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“So Much Is About Responding in the Moment and Not Living in an Idealized Reality” | Mariama Diallo, Master

Regina Hall appears in Master by Mariama DialloRegina Hall appears in Master by Mariama Diallo. Courtesy of Sundance Institute.

The last two years have prompted much contemplation and reconsideration of the reasons why we make our films as well as the ways in which we make them. What aspect of your filmmaking—whether in your creative process, the way you finance your films, your production methodology or the way you relate to your audience—did you have to reinvent in order to make and complete the film you are bringing to the festival this year?

I’ve become a lot more flexible. As a person, I tend to be rigid. I make plans and stick to them. As a director, I used to be the same way. Going into the Master shoot the first time in February 2020, DP Charlotte Hornsby and I were armed with a shotlist we had no intention of deviating from.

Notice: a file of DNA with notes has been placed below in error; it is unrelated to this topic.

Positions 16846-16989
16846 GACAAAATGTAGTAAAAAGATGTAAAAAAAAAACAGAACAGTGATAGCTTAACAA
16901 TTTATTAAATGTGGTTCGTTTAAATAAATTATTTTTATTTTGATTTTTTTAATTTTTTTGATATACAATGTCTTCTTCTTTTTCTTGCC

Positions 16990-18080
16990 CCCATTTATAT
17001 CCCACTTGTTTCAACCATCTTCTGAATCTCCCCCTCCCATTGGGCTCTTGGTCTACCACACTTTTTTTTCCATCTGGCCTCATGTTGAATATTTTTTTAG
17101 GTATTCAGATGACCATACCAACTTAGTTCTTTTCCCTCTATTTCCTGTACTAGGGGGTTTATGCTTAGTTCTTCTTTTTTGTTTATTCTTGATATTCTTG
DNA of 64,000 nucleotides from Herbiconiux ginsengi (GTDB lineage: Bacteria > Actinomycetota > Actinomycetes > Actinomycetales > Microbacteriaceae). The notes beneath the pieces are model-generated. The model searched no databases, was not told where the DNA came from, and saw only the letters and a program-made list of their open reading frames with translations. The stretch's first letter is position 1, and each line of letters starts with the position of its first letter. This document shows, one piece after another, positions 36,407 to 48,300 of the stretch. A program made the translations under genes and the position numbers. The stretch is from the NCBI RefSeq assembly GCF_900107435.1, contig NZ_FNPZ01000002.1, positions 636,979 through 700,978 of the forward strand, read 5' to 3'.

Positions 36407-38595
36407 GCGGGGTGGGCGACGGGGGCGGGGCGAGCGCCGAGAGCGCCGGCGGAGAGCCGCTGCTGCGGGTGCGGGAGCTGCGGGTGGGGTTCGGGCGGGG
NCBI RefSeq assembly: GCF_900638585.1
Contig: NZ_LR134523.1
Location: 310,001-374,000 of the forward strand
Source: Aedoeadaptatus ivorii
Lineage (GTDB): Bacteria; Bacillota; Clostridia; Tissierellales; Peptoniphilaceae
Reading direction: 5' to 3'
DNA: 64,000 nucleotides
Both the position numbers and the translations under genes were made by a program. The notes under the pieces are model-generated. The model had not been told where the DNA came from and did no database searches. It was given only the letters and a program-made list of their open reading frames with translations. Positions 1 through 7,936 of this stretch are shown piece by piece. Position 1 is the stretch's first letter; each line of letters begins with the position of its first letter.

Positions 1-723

However, when you’re shooting during a pandemic, that’s not quite possible. I knew when we were going back to finish the film after being on pause for nearly a year that I would need to have a different approach. Knowing that circumstances could change on the fly and prepared for any number of disasters to befall us, I became a lot more present. The shotlist became less of a blueprint and more of a map of a destination I wanted to reach: depending on the needs of the scene or the day, I was ready to take a different route. So much is about responding in the moment and not living in an idealized reality. I think this is obvious for a lot of directors, but it took a global pandemic for that to sink in for me, and it’s made me a better director. A film is alive if you live with it. You’ll mummify a film if you’re inflexible.

See all responses to our annual Sundance Question here.

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